At the beginning of 2017 I started keeping a daily log of what game I was playing, what progress I made, and any other gaming-related metrics that I might find helpful. With days of the year on the Y axis and Game Titles on the X access, the list is simply calculating what days I played, and what games. If I felt I made some progress in the game, I would add a 1 in that game’s column. Since I also stream my play of Twitch, I added that as a column. Same for Podcasting, and Blogging/Writing.

Excessive? Maybe. But more data isn’t hurting anything, and helps you to better understand your own patterns. The MMO I’ve played the most? Secret World Legends. Since the beginning of 2017 I’ve streamed my play 236 nights, and podcasted 66 nights. This is only my 10th night writing, but my 5th time this month, which shows you the push that Blaugust Reborn has given me to take it up again. Most played game in April of 2017? Mass Effect 1, which took me a total of 15 nights to beat. What game did I play on August 31st of 2017? Guild Wars 1, I hit level 16.

Backlog, Icewind Dale

Using RNG might get you to play your classics, too. I mean, just *look* at this gorgeous artwork.

So does all this help? Do I feel like I’m better off than I was 2 years ago? Absolutely. I haven’t stopped buying games, though. In fact, GOG right now has The Witcher 3: Game of the Year edition at $20! How could anyone pass that up? But I have dropped my spending significantly, as well as crossing those games off. Realistically, I don’t think I’ll ever catch up. My backlog is just too big, but I at least have a handle on it, and I feel a lot more in control. Beating the backlog is the real game, so you may as well be as well equipped as you can be.

Good hunting, all.

// Ocho

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Tales from the Backlog: Champions of Krynn

Champions of Krynn

If you’ve been paying attention to my site, and I don’t blame you if you haven’t, but I tend to play two types of games: MMOs and Old-School. I will occasionally boot up a non-MMO game that has been made in the past 5 years, but that’s a rare event for me. I’m generally immune to the rush that I must play the absolute newest stuff. My rationale is that if it’s claiming to be really good now, it’ll also be really good in a few years, too. The benefits of this thinking are obvious: when I do go to purchase the game, it’ll be at a steep discount, bug fixes will have made the game more stable, technology improvements mean I’ll be able to play at the highest graphic settings, and I’ll still be getting the same quality story and gameplay as if I bought it on day 1. Also, the lens of time better shows which games are actually considered great games than the day one impressions do. Good games are like good wine, they last and seem to improve with age.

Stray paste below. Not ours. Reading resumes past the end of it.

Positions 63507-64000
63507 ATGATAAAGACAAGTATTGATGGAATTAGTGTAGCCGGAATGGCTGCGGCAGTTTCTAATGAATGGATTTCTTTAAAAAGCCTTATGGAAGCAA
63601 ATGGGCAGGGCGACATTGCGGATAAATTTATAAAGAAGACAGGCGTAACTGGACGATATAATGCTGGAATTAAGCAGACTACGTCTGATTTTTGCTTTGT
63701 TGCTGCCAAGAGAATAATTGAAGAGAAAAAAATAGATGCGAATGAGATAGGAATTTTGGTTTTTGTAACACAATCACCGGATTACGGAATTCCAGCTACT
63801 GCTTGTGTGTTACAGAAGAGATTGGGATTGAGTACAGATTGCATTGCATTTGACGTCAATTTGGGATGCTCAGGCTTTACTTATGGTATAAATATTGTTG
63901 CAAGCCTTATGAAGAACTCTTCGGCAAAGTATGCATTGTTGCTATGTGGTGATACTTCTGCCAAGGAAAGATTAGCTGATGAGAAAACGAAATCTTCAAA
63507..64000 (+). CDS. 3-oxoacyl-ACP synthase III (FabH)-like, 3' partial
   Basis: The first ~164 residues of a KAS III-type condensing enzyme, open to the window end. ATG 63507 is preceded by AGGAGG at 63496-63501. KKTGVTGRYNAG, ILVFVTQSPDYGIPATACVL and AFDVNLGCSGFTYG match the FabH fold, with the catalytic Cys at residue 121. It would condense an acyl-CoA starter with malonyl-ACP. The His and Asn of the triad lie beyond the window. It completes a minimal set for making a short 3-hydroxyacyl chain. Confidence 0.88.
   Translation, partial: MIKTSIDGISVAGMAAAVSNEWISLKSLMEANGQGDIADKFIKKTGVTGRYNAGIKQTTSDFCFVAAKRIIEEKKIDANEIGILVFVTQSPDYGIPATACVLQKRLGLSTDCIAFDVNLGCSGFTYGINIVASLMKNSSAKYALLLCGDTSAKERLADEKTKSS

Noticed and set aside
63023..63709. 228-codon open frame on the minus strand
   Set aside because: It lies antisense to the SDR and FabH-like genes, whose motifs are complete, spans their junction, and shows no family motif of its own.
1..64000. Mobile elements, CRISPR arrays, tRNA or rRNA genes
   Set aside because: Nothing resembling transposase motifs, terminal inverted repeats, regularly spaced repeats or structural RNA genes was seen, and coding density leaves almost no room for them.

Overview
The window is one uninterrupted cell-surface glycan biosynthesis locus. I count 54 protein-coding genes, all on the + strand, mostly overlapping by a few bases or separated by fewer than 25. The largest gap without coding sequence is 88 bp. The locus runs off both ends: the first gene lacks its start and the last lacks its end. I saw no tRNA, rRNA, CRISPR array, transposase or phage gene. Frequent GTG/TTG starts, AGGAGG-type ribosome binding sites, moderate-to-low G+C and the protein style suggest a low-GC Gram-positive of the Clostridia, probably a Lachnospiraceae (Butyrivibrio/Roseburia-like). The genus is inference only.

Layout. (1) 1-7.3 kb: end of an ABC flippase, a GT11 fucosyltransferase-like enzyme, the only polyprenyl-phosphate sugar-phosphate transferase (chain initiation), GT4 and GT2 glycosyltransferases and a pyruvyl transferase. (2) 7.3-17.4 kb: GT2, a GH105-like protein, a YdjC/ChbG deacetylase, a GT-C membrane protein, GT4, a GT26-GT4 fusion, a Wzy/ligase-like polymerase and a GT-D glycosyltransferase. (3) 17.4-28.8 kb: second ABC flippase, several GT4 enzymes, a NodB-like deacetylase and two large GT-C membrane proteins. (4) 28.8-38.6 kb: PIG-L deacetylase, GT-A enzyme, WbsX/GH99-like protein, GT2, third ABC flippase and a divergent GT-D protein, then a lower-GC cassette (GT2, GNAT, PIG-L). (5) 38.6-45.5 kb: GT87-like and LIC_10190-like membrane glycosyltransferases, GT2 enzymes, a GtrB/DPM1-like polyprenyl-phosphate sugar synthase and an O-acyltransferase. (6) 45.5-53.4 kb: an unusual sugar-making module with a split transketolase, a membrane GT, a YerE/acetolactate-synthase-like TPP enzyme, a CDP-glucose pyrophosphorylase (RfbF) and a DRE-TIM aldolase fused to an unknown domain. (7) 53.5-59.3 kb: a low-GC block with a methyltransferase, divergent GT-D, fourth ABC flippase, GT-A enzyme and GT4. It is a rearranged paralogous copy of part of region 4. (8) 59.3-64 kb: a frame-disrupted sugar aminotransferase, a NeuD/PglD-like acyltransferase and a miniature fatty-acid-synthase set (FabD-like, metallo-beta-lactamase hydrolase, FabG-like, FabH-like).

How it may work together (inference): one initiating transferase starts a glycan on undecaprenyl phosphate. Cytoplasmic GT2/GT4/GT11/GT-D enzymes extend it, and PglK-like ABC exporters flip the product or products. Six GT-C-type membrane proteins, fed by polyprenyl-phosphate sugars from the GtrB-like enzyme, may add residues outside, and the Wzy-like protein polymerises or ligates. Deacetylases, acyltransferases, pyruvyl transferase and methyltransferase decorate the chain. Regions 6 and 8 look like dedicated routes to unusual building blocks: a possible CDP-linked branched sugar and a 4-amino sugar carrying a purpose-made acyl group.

However, when it comes to *really* old games, sometimes the lens of time is tinted with too much rose-coloring. One question I find I ask myself all the time is were the games I played when I was a kid, the games that have shaped and molded my gaming interests today, were they any good? If I go back and play them now, will I still find them enjoyable? One such game series I remember having a very hard time with when I was younger, but I was still very enamored with them. Namely, the SSI Advanced Dungeons and Dragons “Gold Box” series of games based on the Dragonlance universe. And since I’m a fan of playing games in order I set on to find and play the first game in the series, Champions of Krynn.

Champions of Krynn

Just trust us on this one, it’s opulent and not just cracked stone walls. Opulent.

Abandoned, But Not Forgotten

When looking for the game, my first attempt is to always find a legit copy first, unless doing so is price or sanity prohibitive. For example, the game seems pretty easy to find on Ebay, but I honestly couldn’t tell you the last time I owned a PC that actually had a 3.5″ or 5.25″ floppy drive drive on it. SSI, the maker of the game was acquired by Mindscape in 1994, and eventually was acquired by Ubisoft in 2001, who retired the brand. In fact, you can’t even find Champions of Krynn on the Internet Archive, although you will find the game’s sequels. A 25 year old game, you’ll forgive me, but I gave up on paying for it and instead went to my favorite site for the games that have lost their respective owners, Abandonia. To make up for it, I’ll make a donation later to one of my favorite charities, and maybe one to Abandonia as well as soon as my browser informs me that Paypal isn’t being attacked anymore (there… didn’t take long). Karma and I have a funny relationship and I don’t want to upset that balance.

At this point, I’m pretty proficient with using DOSBox, so getting the game to run was pretty easy. If you want to check out the Options file I use, which I have tweaked over time, feel free. And after loading up, then spent the rest of the night trying to build a party based on a version of Dungeons and Dragons that was out of style by the time I entered high school. I decided to stick with your standard party makeup of pure classes, and then balanced out races as appropriate. For naming, I crowdsourced by sending out a tweet, and taking the first people to reply or favorite the post, just to make it a little more social.

Champions of Krynn

THAC0?! That should really say “Rocket Science”.

The Party of Champions

First we have our Lawful Good Half-Elf Knight, Windcaller. The Knight is an interesting class, mostly for a mechanic you just don’t see in games anymore, a class that will straight up give away all the money they find. Knights have taken a vow of poverty, and as such will donate any money you hand them as soon as you get back to town. Giving away loot? What nonsense is this! The trick is, of course, to not hand them any monies. However, gold doesn’t seem to be that important so far, so keeping it from him is kind of mean. Donate away, my friend. The tradeoff is being able to cast Cleric spells at higher levels.